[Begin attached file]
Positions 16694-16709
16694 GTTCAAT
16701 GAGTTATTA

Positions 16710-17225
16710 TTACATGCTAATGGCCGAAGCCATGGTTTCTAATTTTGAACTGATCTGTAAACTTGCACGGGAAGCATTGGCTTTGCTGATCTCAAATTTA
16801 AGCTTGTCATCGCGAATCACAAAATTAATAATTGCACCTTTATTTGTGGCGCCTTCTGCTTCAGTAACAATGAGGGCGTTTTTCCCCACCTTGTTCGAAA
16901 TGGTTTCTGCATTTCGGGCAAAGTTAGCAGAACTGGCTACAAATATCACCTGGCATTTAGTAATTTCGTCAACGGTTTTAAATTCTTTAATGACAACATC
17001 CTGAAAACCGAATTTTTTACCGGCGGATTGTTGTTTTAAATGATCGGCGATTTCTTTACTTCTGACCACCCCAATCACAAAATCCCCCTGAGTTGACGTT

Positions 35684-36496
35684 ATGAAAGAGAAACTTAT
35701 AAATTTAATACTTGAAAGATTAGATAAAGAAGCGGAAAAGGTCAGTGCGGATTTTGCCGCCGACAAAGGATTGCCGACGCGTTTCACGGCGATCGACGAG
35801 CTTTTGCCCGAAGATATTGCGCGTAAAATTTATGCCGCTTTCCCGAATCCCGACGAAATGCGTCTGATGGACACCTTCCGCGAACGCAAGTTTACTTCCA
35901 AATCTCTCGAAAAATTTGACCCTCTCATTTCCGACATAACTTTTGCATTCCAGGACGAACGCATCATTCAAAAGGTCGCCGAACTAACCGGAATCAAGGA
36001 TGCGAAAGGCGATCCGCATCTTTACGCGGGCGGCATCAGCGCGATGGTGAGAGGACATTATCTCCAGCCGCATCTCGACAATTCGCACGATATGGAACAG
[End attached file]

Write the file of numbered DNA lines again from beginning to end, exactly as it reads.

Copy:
Positions 16694-16709
16694 GTTCAAT
16701 GAGTTATTA

Positions 16710-17225
16710 TTACATGCTAATGGCCGAAGCCATGGTTTCTAATTTTGAACTGATCTGTAAACTTGCACGGGAAGCATTGGCTTTGCTGATCTCAAATTTA
16801 AGCTTGTCATCGCGAATCACAAAATTAATAATTGCACCTTTATTTGTGGCGCCTTCTGCTTCAGTAACAATGAGGGCGTTTTTCCCCACCTTGTTCGAAA
16901 TGGTTTCTGCATTTCGGGCAAAGTTAGCAGAACTGGCTACAAATATCACCTGGCATTTAGTAATTTCGTCAACGGTTTTAAATTCTTTAATGACAACATC
17001 CTGAAAACCGAATTTTTTACCGGCGGATTGTTGTTTTAAATGATCGGCGATTTCTTTACTTCTGACCACCCCAATCACAAAATCCCCCTGAGTTGACGTT

Positions 35684-36496
35684 ATGAAAGAGAAACTTAT
35701 AAATTTAATACTTGAAAGATTAGATAAAGAAGCGGAAAAGGTCAGTGCGGATTTTGCCGCCGACAAAGGATTGCCGACGCGTTTCACGGCGATCGACGAG
35801 CTTTTGCCCGAAGATATTGCGCGTAAAATTTATGCCGCTTTCCCGAATCCCGACGAAATGCGTCTGATGGACACCTTCCGCGAACGCAAGTTTACTTCCA
35901 AATCTCTCGAAAAATTTGACCCTCTCATTTCCGACATAACTTTTGCATTCCAGGACGAACGCATCATTCAAAAGGTCGCCGAACTAACCGGAATCAAGGA
36001 TGCGAAAGGCGATCCGCATCTTTACGCGGGCGGCATCAGCGCGATGGTGAGAGGACATTATCTCCAGCCGCATCTCGACAATTCGCACGATATGGAACAG